Margaret Bayard Smith was an avid writer of letters before she began writing for the National Intelligencer, Washington, D.C.’s first newspaper, in the 1820s. An articulate observer of the Senate's early years, Smith's accounts of the dramatic exchanges between Senators Daniel Webster and Robert Hayne provided a richly detailed portrait of this historic debate. “Almost everyone is thronging to the capitol to hear Mr. Webster’s reply,” she wrote a friend on January 26, 1830. “The Senate Chamber is the present arena and never were the amphitheaters of Rome more crowded.”
Jane Swisshelm, an abolitionist writer and women’s rights activist, convinced the New York Tribune to hire her as a Washington correspondent. When she arrived in the Senate, she was seated not in the press gallery, but in the public gallery. Swisshelm petitioned Vice President Millard Fillmore to change seats. “He was much surprised, and tried to dissuade me,” she reported. He argued that “the place would be very unpleasant for a lady.” Swisshelm insisted, however, becoming the first woman to take a seat in the press gallery on April 17, 1850.
During the Civil War era, Lucy Pomeroy, the abolitionist wife of Kansas senator Samuel Pomeroy, worked tirelessly to provide assistance to fugitive slaves, mainly women and children, then arriving in the District of Columbia. She lobbied members of Congress and raised money for an orphanage. Her efforts paid off when Congress approved the charter for the National Association for the Relief of Destitute Colored Women and Children on February 14, 1863. Its board elected Pomeroy to serve as its first president. Pomeroy died a few months later of typhoid fever.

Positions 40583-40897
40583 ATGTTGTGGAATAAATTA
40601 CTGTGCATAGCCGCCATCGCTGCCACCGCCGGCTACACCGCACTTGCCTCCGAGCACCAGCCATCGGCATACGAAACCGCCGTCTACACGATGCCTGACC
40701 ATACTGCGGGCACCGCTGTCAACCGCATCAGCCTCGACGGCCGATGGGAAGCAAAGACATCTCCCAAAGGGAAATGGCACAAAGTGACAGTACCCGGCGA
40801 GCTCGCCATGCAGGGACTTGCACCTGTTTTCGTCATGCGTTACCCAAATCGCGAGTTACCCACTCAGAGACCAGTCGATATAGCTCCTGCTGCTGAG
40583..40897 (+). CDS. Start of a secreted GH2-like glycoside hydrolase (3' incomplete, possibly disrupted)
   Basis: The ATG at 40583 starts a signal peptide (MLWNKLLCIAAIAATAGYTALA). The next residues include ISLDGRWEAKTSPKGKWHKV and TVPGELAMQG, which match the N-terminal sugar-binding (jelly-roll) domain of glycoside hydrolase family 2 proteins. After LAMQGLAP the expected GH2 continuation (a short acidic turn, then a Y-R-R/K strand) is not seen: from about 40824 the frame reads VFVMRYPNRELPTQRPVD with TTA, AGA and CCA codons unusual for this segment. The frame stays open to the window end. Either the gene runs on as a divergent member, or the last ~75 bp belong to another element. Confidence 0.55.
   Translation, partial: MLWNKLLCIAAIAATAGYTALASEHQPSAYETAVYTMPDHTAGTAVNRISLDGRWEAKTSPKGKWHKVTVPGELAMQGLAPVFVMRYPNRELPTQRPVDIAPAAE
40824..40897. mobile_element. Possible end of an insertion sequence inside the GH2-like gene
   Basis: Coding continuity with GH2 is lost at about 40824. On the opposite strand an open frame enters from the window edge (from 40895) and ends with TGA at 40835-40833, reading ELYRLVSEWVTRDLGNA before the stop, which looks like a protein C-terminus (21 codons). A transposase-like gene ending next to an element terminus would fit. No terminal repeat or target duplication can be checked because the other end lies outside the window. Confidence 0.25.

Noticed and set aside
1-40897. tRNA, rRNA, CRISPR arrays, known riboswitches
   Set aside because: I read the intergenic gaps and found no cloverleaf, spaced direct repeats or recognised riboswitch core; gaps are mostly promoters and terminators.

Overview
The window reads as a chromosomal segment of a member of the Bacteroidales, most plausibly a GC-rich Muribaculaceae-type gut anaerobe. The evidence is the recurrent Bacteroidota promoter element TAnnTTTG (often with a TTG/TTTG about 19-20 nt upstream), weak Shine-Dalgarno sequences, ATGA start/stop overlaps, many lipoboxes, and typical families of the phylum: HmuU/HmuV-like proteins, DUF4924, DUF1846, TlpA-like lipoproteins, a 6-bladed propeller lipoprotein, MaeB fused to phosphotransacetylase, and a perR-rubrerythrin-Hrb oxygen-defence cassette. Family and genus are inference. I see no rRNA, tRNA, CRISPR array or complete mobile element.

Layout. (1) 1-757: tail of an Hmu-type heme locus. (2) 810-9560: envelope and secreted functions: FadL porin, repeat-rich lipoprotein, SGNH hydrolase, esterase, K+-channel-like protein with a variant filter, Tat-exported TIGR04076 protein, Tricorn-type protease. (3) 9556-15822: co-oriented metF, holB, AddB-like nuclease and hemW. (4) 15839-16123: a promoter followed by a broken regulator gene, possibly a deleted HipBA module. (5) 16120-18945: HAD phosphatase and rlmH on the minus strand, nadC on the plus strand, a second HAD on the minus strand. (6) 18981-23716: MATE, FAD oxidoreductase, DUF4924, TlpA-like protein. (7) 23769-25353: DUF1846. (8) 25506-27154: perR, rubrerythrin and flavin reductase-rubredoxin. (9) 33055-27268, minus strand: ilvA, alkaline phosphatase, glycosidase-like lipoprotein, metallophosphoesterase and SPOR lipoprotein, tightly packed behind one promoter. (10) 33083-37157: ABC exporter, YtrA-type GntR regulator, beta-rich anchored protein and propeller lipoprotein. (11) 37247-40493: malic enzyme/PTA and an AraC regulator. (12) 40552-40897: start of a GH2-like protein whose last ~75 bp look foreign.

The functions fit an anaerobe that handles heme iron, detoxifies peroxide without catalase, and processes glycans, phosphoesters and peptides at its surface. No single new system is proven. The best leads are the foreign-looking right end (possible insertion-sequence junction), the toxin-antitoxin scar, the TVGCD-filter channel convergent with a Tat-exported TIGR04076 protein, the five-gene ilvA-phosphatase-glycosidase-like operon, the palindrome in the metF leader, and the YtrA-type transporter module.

Working closely with Massachusetts senator Charles Sumner, the women of the National Loyal League—an organization dedicated to the abolition of slavery—diligently collected signatures in support of their cause. From town after town, state after state, petitions arrived at the Senate, bringing hundreds, and then thousands, of signatures. On February 9, 1864, in a moment of high drama, Sumner presented a petition carrying 100,000 signatures to the Senate.
Senate employee Kate Brown was seriously injured on February 8, 1868, when police officers employed by the Washington and Alexandria Railway denied her a seat and forcibly ejected her from the train—because she was African American. When her story gained the attention of Massachusetts senator Charles Sumner, a Senate committee investigated the incident, took Brown’s testimony from her sick bed, and reported in her favor. Brown then sued the railway. The case went all the way to the Supreme Court and Brown prevailed, winning a small cash settlement for her mistreatment.
Prominent suffragists, including Elizabeth Cady Stanton, petitioned senators to approve a constitutional amendment granting women the right to vote. Their testimony before the Senate Committee on Privileges and Elections on January 11, 1878, marked a Senate milestone: the first time a woman formally testified before a Senate committee.
In the early 20th century the Senate benefited from a small but talented group of female staff. One of those pioneers was Leona Wells, who joined the Senate's clerical staff on January 14, 1901, and remained on the payroll for the next 25 years. Congressional correspondents dubbed Wells, likely the first woman to hold to a professional clerical position in the Senate, “the best-paid woman in Washington.”
Weeks after Congress declared war with Germany in 1917, Mimosa Pittman, wife of Nevada senator Key Pittman, founded a local branch of the American Red Cross. On April 18, 1917, Pittman and two dozen Senate wives assembled in a basement room of the Senate Office Building, wrote a constitution and bylaws, and elected officers. They named the group the Ladies of the Senate.
Beginning in the 19th century, suffragists conducted a decades-long campaign to win women’s right to vote in national elections. One of their key strategists, Maud Younger, devised a successful lobbying operation that helped to secure Senate passage of the Nineteenth Amendment on June 4, 1919.
Appointed to fill a vacancy, 87-year-old Rebecca Felton of Georgia, a Democrat, became the first female senator in 1922. After taking the oath on November 21, 1922, she served just 24 hours and gave only one speech in the Senate Chamber, but her brief tenure in the Senate tore down a long-standing barrier to women. Felton predicted a new day for women in politics. “When the women of the country come in and sit with you . . . , you will get ability, you will get integrity . . . and you will get unstinted usefulness.”